Navalny is growing as an oppositional figure in Russia as Putin unleashes state power on him
Russian authorities have repeatedly tried to play down the political importance of Alexei Navalny, the opposition politician who was poisoned in Siberia five months ago, saying he is unpopular. President Vladimir Putin, while answering questions from reporters in December on the poison attack, said, ‘who needs him anyway’. But the arrest of the 44-year-old Kremlin critic upon his return to Moscow on Sunday — he left the country in a coma from the near-fatal chemical attack — only belies such claims. The authorities diverted his plane to a different airport on the outskirts and detained him before he could get past the passport control, while riot police were deployed to stop his supporters from entering the arrival zone of another airport. Russian authorities had warned that he would be arrested if he returned from Germany, where he was recovering from the poison attack, as he had been wanted since late December for violations of his suspended sentence from an embezzlement case. But Mr. Navalny, who has accused Mr. Putin of ordering the poison attack, still chose to travel to Russia, in an open defiance of Mr. Putin’s power, and courted arrest. On Monday, a judge remanded him in custody for 30 days.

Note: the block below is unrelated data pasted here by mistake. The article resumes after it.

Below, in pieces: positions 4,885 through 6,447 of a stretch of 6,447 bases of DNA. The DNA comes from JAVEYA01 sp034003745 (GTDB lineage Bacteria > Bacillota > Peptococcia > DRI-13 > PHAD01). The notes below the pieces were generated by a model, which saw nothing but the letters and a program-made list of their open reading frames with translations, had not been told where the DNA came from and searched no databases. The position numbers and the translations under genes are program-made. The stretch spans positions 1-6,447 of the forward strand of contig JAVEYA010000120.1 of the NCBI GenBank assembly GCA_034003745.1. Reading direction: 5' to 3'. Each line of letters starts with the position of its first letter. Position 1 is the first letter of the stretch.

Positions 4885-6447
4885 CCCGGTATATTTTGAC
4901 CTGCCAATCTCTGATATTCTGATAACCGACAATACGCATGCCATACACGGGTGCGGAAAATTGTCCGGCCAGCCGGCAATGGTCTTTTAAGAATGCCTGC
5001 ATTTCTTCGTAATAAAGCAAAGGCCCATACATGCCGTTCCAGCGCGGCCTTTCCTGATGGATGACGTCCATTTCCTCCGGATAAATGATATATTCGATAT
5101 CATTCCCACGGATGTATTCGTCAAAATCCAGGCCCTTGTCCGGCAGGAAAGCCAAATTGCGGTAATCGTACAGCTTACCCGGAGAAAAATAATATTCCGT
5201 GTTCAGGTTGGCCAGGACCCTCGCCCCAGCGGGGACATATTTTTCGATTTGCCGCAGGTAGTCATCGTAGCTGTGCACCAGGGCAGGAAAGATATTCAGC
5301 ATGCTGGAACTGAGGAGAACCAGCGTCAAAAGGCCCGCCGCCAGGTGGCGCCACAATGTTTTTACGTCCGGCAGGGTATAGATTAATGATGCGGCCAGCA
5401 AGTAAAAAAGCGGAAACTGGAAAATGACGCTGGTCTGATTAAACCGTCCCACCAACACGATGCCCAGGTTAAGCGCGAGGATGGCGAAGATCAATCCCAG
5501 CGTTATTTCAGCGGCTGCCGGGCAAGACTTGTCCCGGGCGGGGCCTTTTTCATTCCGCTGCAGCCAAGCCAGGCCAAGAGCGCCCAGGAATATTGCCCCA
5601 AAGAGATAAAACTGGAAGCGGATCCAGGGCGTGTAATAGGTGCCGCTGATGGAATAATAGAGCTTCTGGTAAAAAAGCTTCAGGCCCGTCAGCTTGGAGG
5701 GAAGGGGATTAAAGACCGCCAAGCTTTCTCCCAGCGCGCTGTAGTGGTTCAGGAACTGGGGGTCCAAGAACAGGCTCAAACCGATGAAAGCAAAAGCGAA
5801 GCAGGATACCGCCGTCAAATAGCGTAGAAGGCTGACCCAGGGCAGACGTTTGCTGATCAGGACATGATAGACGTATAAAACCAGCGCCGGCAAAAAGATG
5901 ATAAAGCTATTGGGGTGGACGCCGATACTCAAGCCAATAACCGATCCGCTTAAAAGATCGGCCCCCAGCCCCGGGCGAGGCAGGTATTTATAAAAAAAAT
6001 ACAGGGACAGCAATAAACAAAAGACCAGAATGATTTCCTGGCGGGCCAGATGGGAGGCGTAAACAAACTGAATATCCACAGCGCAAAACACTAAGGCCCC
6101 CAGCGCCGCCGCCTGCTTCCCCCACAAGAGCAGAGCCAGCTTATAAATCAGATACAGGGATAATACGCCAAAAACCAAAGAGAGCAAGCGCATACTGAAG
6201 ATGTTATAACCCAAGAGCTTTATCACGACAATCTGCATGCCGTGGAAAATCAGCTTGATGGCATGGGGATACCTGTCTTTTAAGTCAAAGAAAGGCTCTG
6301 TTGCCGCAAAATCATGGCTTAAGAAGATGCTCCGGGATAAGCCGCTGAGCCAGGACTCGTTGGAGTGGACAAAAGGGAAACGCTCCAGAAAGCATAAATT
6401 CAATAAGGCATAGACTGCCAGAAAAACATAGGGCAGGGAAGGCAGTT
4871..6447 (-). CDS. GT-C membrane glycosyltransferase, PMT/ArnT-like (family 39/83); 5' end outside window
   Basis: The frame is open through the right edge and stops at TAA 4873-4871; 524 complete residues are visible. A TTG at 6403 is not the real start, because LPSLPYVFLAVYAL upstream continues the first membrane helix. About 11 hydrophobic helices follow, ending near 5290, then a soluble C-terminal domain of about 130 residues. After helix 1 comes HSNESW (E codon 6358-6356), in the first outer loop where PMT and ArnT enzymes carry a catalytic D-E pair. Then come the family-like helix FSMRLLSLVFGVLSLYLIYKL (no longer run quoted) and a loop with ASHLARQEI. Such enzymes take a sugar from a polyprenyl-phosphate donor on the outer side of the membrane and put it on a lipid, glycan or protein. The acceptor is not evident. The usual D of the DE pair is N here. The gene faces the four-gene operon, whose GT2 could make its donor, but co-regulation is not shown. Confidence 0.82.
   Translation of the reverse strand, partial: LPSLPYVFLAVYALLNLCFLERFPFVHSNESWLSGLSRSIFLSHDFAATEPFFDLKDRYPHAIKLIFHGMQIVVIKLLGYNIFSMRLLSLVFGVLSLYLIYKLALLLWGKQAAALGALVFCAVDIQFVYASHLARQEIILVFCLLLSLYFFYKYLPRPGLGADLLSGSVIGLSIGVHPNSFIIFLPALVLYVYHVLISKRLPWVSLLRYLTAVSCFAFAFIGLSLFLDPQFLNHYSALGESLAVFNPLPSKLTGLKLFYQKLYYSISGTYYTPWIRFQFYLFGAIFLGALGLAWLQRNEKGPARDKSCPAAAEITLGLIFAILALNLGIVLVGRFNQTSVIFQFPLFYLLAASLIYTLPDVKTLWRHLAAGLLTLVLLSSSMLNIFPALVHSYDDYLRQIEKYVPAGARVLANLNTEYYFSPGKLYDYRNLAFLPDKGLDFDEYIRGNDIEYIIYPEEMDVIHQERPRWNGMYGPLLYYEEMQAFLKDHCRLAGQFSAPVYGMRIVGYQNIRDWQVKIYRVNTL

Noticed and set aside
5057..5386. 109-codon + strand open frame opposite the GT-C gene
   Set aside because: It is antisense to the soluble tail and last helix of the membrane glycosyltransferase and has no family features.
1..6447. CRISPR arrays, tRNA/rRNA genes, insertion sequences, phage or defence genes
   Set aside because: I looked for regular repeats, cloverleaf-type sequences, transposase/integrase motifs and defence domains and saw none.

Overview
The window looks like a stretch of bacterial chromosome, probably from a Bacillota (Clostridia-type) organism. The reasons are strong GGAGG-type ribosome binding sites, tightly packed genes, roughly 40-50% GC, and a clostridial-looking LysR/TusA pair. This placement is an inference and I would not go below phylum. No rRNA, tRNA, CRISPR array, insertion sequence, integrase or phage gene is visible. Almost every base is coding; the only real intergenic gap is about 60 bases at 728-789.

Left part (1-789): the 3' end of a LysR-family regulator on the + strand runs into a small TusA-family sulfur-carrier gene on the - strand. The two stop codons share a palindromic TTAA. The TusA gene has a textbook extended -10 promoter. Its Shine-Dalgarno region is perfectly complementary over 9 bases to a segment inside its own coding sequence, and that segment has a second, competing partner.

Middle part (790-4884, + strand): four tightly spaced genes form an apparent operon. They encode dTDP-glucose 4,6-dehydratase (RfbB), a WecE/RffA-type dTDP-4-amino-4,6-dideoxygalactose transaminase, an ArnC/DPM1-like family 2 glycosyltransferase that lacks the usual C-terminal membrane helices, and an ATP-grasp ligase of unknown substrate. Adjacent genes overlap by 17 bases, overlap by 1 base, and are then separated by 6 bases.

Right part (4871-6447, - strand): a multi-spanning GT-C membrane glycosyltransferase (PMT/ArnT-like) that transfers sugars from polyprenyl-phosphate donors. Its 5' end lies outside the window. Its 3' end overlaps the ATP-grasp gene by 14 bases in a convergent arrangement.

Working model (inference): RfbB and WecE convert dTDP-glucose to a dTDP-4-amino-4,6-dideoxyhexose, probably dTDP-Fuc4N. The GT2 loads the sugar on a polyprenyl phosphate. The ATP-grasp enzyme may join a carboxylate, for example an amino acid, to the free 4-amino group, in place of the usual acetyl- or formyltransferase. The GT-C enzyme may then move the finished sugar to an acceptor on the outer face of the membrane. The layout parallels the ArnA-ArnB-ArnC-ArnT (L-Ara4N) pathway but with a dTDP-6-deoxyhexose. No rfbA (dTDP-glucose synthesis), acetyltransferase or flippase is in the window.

In Mr. Navalny, Mr. Putin has found his strongest political opponent in his two-decade-long rule. Once known for his extreme nationalist and anti-immigrant views, Mr. Navalny has turned himself into the embodiment of the anti-Kremlin politics in Russia, which remains tightly controlled by Mr. Putin. And it is no secret that the Kremlin has tried its best to suppress his political movement. He has been detained several times and criminal cases launched against him. He was barred from contesting the 2018 Presidential election. And in August, he collapsed while on a domestic flight from Siberia. German doctors who treated him later confirmed that he was poisoned with a Novichok nerve agent. Western media investigations had implicated Russian agents, an allegation the government has denied. Even if Russian agents were not involved, Mr. Putin cannot escape questions about his most prominent political opponent being poisoned within Russia. His government has the responsibility to investigate what happened in Siberia and bring the perpetrators to justice. That is what any government that believes in the rule of law should be doing. But instead of finding and punishing those who attacked him, Mr. Putin’s government, like any dictatorial regime, is going after the victim. It is ironic that Mr. Putin, who recently got the Constitution amended so that he could stay in power beyond two consecutive terms, is still perturbed by the presence of a leader who he says nobody wants. If the long years of attempts to suppress Mr. Navalny’s political activism have achieved anything, it is that he is now a stronger opposition figure with international standing.